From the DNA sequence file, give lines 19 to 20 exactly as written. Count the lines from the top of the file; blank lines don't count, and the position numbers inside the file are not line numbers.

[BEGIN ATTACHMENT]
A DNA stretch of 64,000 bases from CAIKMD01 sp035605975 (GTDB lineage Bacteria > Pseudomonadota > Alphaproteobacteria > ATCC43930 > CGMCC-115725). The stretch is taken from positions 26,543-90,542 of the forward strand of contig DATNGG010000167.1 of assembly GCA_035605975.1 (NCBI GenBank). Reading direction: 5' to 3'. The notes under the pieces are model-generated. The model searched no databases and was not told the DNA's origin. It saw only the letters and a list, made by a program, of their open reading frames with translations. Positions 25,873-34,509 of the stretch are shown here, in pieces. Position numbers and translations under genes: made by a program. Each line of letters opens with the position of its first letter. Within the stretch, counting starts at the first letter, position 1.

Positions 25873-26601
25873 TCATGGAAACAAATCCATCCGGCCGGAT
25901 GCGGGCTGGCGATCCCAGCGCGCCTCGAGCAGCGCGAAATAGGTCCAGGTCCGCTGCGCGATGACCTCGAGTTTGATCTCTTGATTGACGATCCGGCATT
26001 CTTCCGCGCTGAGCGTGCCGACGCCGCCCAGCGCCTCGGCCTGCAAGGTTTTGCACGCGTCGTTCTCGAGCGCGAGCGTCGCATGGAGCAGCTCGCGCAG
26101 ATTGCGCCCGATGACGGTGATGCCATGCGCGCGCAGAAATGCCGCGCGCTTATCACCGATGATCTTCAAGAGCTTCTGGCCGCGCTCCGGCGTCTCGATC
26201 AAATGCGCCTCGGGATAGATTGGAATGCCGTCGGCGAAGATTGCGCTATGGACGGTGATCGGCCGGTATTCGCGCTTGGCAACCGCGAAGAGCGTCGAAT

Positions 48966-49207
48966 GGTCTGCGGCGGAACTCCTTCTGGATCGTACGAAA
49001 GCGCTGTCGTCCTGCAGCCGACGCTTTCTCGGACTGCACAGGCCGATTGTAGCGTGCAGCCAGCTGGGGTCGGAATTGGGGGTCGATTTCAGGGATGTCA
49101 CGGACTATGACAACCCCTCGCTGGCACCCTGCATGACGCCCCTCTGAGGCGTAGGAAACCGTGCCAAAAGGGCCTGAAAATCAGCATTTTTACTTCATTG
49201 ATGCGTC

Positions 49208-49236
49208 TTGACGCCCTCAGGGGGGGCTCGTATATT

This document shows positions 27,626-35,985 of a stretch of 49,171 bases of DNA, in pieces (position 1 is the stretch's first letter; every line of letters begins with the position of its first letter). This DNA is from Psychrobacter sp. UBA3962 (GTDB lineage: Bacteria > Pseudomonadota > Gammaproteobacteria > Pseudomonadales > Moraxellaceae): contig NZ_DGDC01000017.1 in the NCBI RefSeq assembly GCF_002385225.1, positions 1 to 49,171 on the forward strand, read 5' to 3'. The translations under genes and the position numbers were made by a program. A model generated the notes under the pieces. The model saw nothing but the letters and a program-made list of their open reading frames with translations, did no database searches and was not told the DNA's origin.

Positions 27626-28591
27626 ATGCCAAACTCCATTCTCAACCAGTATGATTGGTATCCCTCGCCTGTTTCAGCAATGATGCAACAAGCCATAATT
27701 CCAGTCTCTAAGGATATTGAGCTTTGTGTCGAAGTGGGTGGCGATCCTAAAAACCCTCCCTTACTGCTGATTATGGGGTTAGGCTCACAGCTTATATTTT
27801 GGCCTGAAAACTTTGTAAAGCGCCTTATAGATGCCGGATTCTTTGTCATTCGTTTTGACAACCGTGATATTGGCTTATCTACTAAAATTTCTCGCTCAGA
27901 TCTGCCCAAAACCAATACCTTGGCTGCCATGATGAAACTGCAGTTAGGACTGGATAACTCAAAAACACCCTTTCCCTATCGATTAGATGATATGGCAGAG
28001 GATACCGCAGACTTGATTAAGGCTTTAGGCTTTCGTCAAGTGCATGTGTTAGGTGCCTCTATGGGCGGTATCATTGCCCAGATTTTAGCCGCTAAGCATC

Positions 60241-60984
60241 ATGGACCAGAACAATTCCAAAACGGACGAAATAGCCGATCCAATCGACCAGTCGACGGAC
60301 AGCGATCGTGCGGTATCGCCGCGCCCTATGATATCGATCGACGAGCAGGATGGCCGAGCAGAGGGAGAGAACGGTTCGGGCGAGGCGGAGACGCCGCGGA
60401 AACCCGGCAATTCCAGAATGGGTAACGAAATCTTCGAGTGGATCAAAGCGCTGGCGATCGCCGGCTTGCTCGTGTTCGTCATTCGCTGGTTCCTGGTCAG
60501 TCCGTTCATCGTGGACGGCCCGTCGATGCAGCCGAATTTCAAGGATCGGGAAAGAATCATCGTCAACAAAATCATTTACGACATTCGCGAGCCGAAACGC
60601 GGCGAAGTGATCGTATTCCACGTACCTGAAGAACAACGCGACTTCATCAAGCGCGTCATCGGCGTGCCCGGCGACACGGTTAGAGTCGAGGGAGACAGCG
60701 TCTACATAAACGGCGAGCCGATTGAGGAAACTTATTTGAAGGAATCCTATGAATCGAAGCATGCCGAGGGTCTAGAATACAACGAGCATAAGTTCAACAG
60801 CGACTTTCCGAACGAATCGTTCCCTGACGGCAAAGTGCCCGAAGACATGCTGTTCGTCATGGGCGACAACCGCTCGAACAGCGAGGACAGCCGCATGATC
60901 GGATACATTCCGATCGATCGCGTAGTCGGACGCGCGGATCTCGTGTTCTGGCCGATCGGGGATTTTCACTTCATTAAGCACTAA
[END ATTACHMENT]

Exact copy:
27801 GGCCTGAAAACTTTGTAAAGCGCCTTATAGATGCCGGATTCTTTGTCATTCGTTTTGACAACCGTGATATTGGCTTATCTACTAAAATTTCTCGCTCAGA
27901 TCTGCCCAAAACCAATACCTTGGCTGCCATGATGAAACTGCAGTTAGGACTGGATAACTCAAAAACACCCTTTCCCTATCGATTAGATGATATGGCAGAG